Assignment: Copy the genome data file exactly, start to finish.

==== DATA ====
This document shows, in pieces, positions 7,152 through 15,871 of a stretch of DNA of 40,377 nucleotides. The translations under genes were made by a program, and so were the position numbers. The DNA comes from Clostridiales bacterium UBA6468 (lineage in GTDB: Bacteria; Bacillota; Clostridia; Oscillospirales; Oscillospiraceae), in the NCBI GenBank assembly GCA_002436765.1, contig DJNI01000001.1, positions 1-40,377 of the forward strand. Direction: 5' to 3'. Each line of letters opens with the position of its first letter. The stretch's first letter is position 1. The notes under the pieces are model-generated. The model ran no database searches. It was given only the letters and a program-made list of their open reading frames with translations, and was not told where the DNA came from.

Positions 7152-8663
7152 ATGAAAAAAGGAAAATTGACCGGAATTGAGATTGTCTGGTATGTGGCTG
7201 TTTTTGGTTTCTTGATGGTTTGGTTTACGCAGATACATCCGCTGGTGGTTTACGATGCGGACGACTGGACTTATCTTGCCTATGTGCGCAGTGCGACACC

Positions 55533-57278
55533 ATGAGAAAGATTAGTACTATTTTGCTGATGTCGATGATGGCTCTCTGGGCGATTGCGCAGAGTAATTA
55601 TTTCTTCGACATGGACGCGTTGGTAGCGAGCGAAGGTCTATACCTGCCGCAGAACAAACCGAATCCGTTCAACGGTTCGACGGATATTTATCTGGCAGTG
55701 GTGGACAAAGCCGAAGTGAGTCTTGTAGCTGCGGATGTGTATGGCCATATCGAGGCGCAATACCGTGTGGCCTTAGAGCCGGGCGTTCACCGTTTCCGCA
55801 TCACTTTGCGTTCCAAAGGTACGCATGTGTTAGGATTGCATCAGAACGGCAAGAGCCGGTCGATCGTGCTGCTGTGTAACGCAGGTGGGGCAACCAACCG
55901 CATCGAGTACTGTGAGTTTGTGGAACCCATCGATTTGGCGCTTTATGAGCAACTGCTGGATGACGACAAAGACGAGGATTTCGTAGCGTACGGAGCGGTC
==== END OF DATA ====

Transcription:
This document shows, in pieces, positions 7,152 through 15,871 of a stretch of DNA of 40,377 nucleotides. The translations under genes were made by a program, and so were the position numbers. The DNA comes from Clostridiales bacterium UBA6468 (lineage in GTDB: Bacteria; Bacillota; Clostridia; Oscillospirales; Oscillospiraceae), in the NCBI GenBank assembly GCA_002436765.1, contig DJNI01000001.1, positions 1-40,377 of the forward strand. Direction: 5' to 3'. Each line of letters opens with the position of its first letter. The stretch's first letter is position 1. The notes under the pieces are model-generated. The model ran no database searches. It was given only the letters and a program-made list of their open reading frames with translations, and was not told where the DNA came from.

Positions 7152-8663
7152 ATGAAAAAAGGAAAATTGACCGGAATTGAGATTGTCTGGTATGTGGCTG
7201 TTTTTGGTTTCTTGATGGTTTGGTTTACGCAGATACATCCGCTGGTGGTTTACGATGCGGACGACTGGACTTATCTTGCCTATGTGCGCAGTGCGACACC

Positions 55533-57278
55533 ATGAGAAAGATTAGTACTATTTTGCTGATGTCGATGATGGCTCTCTGGGCGATTGCGCAGAGTAATTA
55601 TTTCTTCGACATGGACGCGTTGGTAGCGAGCGAAGGTCTATACCTGCCGCAGAACAAACCGAATCCGTTCAACGGTTCGACGGATATTTATCTGGCAGTG
55701 GTGGACAAAGCCGAAGTGAGTCTTGTAGCTGCGGATGTGTATGGCCATATCGAGGCGCAATACCGTGTGGCCTTAGAGCCGGGCGTTCACCGTTTCCGCA
55801 TCACTTTGCGTTCCAAAGGTACGCATGTGTTAGGATTGCATCAGAACGGCAAGAGCCGGTCGATCGTGCTGCTGTGTAACGCAGGTGGGGCAACCAACCG
55901 CATCGAGTACTGTGAGTTTGTGGAACCCATCGATTTGGCGCTTTATGAGCAACTGCTGGATGACGACAAAGACGAGGATTTCGTAGCGTACGGAGCGGTC